im going to replace the batter and check for spark first off. The next thing I was going to go through was the fuel system. it seems simple enough, but would you start at the carb or petcock? I mean was going to pull the fuel line off at the carb and see if i get a good flow out of it. If I do could there be a carb adjustment? The last week my wife was able to ride the bike she said it was making a weird noise, like it was bogging down about to die but then would pick back up. I don't know why I didn't think to mention this before...does that little info help narrow anything down. Im gonna be working on the bike tomorrow (saturday).
 

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Don't touch the carburetor until you've run through all the checks and have diagnosed the carburetor as being your problem. You can disconnect the fuel line at the carb and turn on the petcock to see if you have a good flow fuel as a quick check. If not you can drain the tank, remove the petcock and flush both tank and petcock. Also check your fuel cap because it is supposed to be vented to atmosphere. Sometimes the cap vent gets clogged and ceates a vacuum in the tank which hinders good fuel flow (and can completely stop it in some cases). I don't think this is your problem though. Most likely your battery crapped out. It's possible to run these machines with a dead battery from the cahrging system, but you have toi keep the revs way up to do it IF you can get it running in the first place. Why? Because the CB100 does not employ a magneto or "energy transfer system." The CB100 uses a "battery-coil" ignition system and requires a good battery in order to run properly. When the battery starts to go bad, it causes all kinds of operational problems. Just hpe you didn't zap your selenium rectifier when you tried jumping the system with a 12V battery. My advice is to try the new battery first (you need one anyway) and if that does not make your bike happy, get hold of me and I'll help you out from there.
 

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Hey Downeast thunder. I know this thread is old. You said the 1973 does not have a magneto. I have a 1970 and i think it does have a magneto.

Did they get rid of the magneto after 1972?
 

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None of the CB100's or CB125's of any year ever used a magneto of any kind - they all used battery/coil ignition systems. The 1970 model CB100 uses a battery/coil ignition system. What you think is a magneto is a stator and is part of the charging system & has nothing to do with the ignition system. This applies to all CB's, CL's, and SL's.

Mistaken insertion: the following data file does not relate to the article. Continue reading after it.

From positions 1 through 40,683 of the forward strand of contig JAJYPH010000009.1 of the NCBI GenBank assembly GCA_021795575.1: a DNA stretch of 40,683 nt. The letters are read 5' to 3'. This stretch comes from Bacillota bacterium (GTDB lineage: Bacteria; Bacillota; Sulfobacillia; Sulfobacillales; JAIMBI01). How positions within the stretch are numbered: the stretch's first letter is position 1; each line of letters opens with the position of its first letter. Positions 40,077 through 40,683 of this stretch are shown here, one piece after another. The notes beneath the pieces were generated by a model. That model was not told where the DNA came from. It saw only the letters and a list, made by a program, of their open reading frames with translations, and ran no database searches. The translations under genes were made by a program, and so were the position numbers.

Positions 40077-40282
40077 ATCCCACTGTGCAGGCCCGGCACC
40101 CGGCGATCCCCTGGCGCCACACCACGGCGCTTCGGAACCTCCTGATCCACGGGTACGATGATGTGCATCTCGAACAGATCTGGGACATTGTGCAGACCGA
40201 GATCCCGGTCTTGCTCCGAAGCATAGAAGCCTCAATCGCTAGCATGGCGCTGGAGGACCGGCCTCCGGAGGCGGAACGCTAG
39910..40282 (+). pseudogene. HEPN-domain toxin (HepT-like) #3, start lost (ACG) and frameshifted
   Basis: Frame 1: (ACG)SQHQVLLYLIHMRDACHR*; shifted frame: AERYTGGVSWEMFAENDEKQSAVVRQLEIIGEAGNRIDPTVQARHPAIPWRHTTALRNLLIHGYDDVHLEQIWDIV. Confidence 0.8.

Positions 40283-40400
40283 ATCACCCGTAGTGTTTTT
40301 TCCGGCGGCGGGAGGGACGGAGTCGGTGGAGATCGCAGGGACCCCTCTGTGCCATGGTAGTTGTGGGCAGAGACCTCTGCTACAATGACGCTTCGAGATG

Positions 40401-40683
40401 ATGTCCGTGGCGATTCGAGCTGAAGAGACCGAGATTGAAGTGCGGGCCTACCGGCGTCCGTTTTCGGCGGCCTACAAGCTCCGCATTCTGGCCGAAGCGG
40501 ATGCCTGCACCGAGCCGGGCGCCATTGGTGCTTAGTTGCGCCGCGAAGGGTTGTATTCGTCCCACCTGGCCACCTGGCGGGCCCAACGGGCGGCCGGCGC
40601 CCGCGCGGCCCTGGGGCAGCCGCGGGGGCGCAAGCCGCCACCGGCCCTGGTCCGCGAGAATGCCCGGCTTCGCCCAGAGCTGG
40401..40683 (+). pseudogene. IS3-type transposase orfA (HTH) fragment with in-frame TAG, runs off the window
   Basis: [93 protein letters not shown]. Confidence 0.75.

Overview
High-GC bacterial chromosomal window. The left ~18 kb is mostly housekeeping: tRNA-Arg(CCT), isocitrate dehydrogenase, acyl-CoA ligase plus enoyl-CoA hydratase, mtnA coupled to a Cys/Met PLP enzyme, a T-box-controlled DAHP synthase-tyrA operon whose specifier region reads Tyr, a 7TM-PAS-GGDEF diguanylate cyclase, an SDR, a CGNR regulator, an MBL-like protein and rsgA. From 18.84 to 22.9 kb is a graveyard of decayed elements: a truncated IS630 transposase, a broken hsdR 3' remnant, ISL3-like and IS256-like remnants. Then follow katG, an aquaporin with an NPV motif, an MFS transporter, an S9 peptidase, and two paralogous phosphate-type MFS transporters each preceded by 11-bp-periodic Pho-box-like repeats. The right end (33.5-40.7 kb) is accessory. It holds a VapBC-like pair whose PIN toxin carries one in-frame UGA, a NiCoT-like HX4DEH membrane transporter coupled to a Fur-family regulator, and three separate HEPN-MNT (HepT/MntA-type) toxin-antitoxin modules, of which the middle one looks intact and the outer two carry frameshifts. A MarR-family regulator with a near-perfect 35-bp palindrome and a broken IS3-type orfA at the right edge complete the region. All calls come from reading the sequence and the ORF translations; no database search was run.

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Thanks for that info. I have a 1970 that the brake light comes on while riding and then it will die at a stop. I read somewhere that said if the brake light stays on it could be a sign your charging system is not working. Have you heard of that? Sorry for the bad typing as I am on my phone
 

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Good to see you back here,DownEast... I thought it was very unfortunate a while back when someone on this forum said stupid things about bike shop owners. Rest assured that you are valued by guys here who really want to learn about bikes.
 

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another fried cb100

I recently purchased a cb 100 that had been laying around in a
barn. The last time anyone recollects the bike running was '91.
A helpful grandson of the owner wanted to show me it would
run by jumping it from his car and spraying ether. Indeed it
did start, but I got a sick feeling when I noticed all of the lights
come on and then simultaneously dim out. At that time I was
not aware that this was a 6-volt system. Well, I did get a new
battery, and after a little cleaning & tweeking the bike runs
fantastic. However, none of the lights work. I looked at a few of
the bulbs and they do not appear to be burnt.
So.... my question is: Is there a fuse or fusable link that protects
the system? or Where do I begin to look for the damage and what
do you suspect I need to replace to get the lights working. My wife
would like to use it as a local commuter/grocery getter before the
season ends.
 

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So.... my question is: Is there a fuse or fusable link that protects
the system? or Where do I begin to look for the damage and what
do you suspect I need to replace to get the lights working. My wife
would like to use it as a local commuter/grocery getter before the
season ends.
My CB550 has 3 fuses on the opposite side of the battery. There's a little black rectangular cover that pops right off to reveal them. The box says something like "headlight 7.5A, taillight 5A, main 15A" or something similar. I know it's not the same bike, but a lot of these bikes will have similar systems for this kind of thing.
 

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I have a CB125S also.. just trying to get it running. any chance it would have any spark without a battery? If I hold onto the spark plug I get a little shock.